However, we should definitely not discount the government’s efforts to alleviate their living conditions following the outbreak. In my opinion, the outbreak of COVID-19 infections in these dormitories brought the pitiful conditions these migrant workers were living into the national spotlight and I can only hope that the Singapore government takes solid actions to help ease their stay here. We are one of the wealthiest countries in the world. Has it made us so lacking in everything else? I hope not. – 3rd Year Undergrad at NTU studying Science in Mathematics and Economics

Initially, Singapore was applauded for being a coronavirus success story, with quick actions taken to distribute masks, normalize social distancing and giving out free COVID-19 tests in hospitals. However, this success only applies to the majority of the Singaporean citizens and neglects the marginalised, which are the foreign migrant workers.

This triumph was short-lived as the government has made a blunder in ensuring their safety. With re-iterations that migrant workers “only have mild symptoms” and that they are “generally young” and hence less likely to be seriously ill. But what the government has failed to account, is the lack of preparation and oversight for these workers.

As Tommy Koh wrote on his Facebook earlier this month, “The way Singapore treats its foreign workers is not First World but Third World.” It is thus sad to say that it took the government a worldwide pandemic and public health crisis to bring their attention to the “hidden backbone” of Singapore’s pride and glorious skyscrapers and housings. What worries me is that this issue might only serve to fuel the underlying discrimination and xenophobia against these migrant foreign workers, and I hope that the government will take necessary action and precautions to prevent this in the near future. – 3rd-year Undergrad at NUS studying Social Science with a Major in Global Studies

Minister for Manpower Mrs Josephine Teo had shared reasons why the government did not move foreign workers out of their dorms earlier and cited two main reasons for it.
Firstly, it was the costs of doing so; not just financial costs but also costs to the migrant workers’ livelihoods and daily lives. A stop in work would also not be effective if implemented without the complementary prevention of workers from leaving their houses and other measures that are what the circuit breaker now enforces.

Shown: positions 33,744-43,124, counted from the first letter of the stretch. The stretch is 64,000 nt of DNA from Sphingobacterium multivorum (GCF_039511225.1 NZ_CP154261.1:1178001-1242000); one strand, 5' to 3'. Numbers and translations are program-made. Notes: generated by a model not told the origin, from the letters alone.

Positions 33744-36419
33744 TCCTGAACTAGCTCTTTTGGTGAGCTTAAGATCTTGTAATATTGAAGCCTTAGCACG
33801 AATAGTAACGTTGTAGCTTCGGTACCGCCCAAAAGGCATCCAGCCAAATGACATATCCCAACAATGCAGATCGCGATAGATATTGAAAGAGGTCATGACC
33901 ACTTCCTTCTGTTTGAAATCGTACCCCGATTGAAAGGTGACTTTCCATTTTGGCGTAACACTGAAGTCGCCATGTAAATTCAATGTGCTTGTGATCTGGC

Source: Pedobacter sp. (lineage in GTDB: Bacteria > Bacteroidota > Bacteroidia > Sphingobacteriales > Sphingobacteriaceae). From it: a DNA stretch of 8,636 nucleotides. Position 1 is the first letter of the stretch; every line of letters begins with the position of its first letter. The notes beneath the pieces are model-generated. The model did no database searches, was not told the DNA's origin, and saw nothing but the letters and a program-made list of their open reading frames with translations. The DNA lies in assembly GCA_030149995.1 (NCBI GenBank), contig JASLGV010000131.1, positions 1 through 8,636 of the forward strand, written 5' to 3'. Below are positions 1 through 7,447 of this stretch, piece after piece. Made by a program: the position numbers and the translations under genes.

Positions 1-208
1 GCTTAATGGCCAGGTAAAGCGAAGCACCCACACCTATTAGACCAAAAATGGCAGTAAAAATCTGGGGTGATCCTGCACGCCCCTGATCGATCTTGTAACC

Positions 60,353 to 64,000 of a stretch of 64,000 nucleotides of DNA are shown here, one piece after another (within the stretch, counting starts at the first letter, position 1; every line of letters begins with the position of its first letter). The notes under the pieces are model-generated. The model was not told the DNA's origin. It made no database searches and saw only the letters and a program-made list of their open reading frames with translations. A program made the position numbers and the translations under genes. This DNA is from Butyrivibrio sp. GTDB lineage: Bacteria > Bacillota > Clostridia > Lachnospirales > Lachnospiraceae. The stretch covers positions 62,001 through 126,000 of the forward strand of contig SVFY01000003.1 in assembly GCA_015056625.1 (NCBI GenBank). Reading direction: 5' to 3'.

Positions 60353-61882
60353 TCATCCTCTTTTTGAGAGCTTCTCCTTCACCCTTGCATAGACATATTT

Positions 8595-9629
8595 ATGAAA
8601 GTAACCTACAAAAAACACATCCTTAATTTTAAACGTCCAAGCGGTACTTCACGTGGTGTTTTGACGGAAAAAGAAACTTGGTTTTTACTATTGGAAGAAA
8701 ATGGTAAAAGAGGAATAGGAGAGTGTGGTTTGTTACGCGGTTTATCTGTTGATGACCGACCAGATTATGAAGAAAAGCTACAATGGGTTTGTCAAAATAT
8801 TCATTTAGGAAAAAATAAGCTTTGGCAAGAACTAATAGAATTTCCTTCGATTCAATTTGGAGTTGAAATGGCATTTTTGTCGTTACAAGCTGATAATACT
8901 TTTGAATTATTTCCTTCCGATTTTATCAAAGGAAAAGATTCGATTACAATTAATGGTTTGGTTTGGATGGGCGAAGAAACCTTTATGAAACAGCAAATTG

However, to this argument, I believe that this is where the government has flawed – they only take action when something happens – which is a mistake that should not be made in such times of crisis. Hence, this is a case of the government being “pennywise, pound foolish”, for if they did decide to relocate foreign workers out of their clustered dorms earlier, it could have prevented the impact on the rest of Singapore.

I would thus say that the government made a blunder not because they did not consider the migrant worker dormitories, but because they assumed that the operators would carry out the safety measures and failed to ensure that they were implemented. – 2nd Year Undergrad at NUS studying Global Studies with a Minor in Communications & New Media

I do not believe that the Singapore government has floundered in its approach to managing the migrant worker dormitories. In fact, I think that the government should be applauded for its efforts in battling the invisible monster, even if these efforts aren’t perfect.
Granted, much can be done better. Issues of unsanitary and cramped living conditions in the dormitories have plagued the migrant worker community since time could tell. Yet, these issues are only brought into the limelight now, when the surge of foreign worker infections threaten to overwhelm our healthcare system or spillover into the local community.

But why are we so quick to push the blame to the government, when a vast majority of us turned a blind eye to all these issues even as they existed several years ago?

We need to stop engaging in hypocritical, “feel good” antics that serve no ultimate purpose other than making us feel like we are riding the high horse while mocking the government for its inability to deliver, when we are in fact not much better.

As the saying goes, empty vessels make the most noise. Netizens who mistakenly believe that blindly taking to the Internet to chastise the government while lounging in the comfort of their own homes, indulging in their feelings of “righteousness” while not lifting a finger to help improve situations themselves, should take a firm look in the mirror.

Instead of pointing fingers at what could be done better, perhaps we should be focusing on what is being done now, and support our government and frontline workers by embodying the true spirit of #SGUnited. – 3rd-year Undergrad at NUS, studying Arts and Political Science

*Answers have been edited for length and clarityFollow us on Social Media